Toxic Indoor Air Pollution & Keeping a Healthy Home

During my first tabling event for†Utah Moms for Clean Air a few years ago, I couldnít help but overhear talk about indoor air pollution. From lighting wood in our†fireplace to†burning candles in my home during the cold, winter months, I was shocked to learn how harmful both can be to my familyís health. During Salt Lake Valleyís†inversion months, itís illegal to burn coal or wood because it adds to the already toxic air outdoors. Unfortunately, I didnít realize that it can also destroy indoor air.

As outdoor air pollution increases, we tend to assume we can escape into the safety of our homes for cleaner air. Unfortunately,†indoor air pollution is not only as toxic as outdoor air, it can be worse. From†wood burning stoves to household cleaners, we need to be mindful of what we release into our air.

According to the†Environmental Protection Agency, sources of indoor air pollution include:

  • combustion sources: oil, kerosene, gas, coal, wood, candles and tobacco
  • building materials: carpet, wood and insulation
  • household cleaning products, personal care items, paints and solvents
  • central heating and cooling devices
  • outdoor air pollution: smog, ozone, toxic gases such as radon and pesticides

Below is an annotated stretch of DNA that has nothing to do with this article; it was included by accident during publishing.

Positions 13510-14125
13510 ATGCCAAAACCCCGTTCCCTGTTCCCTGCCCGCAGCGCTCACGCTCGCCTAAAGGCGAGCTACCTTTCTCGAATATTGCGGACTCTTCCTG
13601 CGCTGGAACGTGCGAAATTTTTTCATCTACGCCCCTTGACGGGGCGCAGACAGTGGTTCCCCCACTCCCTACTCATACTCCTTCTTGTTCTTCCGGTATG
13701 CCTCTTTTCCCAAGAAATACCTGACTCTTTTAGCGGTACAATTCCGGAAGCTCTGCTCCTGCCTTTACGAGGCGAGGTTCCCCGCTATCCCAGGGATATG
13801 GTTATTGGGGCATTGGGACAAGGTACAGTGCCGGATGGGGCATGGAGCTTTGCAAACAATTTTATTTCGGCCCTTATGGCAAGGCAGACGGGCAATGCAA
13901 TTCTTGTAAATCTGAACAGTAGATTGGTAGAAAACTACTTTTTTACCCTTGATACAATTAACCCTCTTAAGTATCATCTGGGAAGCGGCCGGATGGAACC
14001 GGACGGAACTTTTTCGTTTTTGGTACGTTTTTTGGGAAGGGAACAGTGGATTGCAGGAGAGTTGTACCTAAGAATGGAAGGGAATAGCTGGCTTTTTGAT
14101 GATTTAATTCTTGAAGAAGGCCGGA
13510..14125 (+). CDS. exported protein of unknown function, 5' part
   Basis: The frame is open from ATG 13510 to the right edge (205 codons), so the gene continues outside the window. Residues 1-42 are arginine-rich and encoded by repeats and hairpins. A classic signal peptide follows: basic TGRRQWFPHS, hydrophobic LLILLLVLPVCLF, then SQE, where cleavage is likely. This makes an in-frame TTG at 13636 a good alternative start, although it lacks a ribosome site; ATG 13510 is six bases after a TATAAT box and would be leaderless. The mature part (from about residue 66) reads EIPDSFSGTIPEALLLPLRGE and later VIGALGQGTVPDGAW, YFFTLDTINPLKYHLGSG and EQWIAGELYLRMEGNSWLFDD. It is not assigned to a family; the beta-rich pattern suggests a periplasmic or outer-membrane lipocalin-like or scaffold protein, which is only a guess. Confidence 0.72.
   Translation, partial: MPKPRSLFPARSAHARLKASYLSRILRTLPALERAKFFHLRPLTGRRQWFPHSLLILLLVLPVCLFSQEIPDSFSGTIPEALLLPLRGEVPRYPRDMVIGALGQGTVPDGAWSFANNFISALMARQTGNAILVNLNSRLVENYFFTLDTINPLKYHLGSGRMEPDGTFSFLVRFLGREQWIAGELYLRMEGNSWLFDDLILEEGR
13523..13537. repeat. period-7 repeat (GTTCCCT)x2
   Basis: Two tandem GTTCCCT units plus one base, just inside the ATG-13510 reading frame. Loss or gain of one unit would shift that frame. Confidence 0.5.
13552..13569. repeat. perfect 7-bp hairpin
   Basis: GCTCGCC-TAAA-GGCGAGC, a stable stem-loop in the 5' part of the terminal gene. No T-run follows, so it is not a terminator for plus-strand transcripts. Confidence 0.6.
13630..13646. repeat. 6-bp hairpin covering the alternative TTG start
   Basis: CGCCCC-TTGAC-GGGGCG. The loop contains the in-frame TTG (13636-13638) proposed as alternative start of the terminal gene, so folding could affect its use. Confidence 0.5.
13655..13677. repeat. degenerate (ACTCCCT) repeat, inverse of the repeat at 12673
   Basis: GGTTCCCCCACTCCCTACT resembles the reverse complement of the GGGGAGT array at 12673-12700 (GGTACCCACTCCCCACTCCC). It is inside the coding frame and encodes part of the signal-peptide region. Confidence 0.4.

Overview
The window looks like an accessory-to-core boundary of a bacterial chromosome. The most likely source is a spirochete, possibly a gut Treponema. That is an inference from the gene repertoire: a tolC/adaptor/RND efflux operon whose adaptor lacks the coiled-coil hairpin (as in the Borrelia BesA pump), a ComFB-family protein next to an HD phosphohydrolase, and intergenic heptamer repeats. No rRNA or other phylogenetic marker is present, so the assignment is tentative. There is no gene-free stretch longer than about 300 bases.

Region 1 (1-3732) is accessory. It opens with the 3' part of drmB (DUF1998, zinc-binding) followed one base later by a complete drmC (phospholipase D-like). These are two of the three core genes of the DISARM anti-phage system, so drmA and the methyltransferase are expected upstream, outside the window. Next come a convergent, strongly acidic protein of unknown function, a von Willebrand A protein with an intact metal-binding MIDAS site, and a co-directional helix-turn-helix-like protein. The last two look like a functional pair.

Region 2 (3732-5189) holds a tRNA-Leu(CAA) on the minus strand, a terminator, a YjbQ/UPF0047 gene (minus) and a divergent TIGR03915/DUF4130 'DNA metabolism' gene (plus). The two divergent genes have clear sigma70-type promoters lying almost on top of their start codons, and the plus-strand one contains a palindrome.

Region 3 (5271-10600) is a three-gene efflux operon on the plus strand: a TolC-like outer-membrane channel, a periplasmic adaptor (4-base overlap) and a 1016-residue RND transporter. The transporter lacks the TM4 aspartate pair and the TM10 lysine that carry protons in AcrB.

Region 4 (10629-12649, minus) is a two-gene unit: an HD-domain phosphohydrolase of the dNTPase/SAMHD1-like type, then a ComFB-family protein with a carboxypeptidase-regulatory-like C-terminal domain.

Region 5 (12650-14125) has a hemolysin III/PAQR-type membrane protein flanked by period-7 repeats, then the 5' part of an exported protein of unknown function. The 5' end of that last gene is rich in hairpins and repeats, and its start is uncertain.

Building and†home decorating products and materials such as†carpeting, can also contain contaminants. These contaminants include: mold spores, radon and volatile organics compounds (VOCís). Many carpets and products used during the installation process contain carcinogenic materials that can stick around in the air for a long time. In addition, mold can grow from wet carpets and cause health problems.†Radon and pesticides from outside can leak indoors and adhere to carpeting materials, re-releasing toxins into the indoor air.

There are a variety of household cleaners used that are extremely toxic to our health. According to the†EPA, typical household cleaners such as aerosol sprays, cleansers and disinfectants containing VOCís pose a great threat to indoor air quality. VOCís may ďcause cancer in animalsÖsome are suspected of causing, or are known to cause, cancer in humans.Ē In addition to common household cleaners, paints and other solvents also increase toxicity. The toxic effect varies depending on the type of product used and duration of use.

According to HVAC & R Research, indoor air pollution is caused by biological growth from HVAC components such as poor humidifying systems, cooling coils and drip pans. Also, poor installation of HVAC components and ventilation systems can increase VOCís released into indoor air.

In order to improve our air quality, itís crucial to maintain a naturally clean home. Proper ventilation, removal of toxic products such as cleaners and solvents, and installation of efficient HVAC systems that are properly maintained, along with testing for radon and†natural gas leaks throughout the home make for a safer and healthier home.

Donít you think our homes should be safe havens to raise healthy families?



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by†Bridget James


Darlene Buckingham

I like to grow indoor plants for improving air quality. Beautiful and helpful. What is better than that!?

Brian Beltz
Brian Beltz3 years ago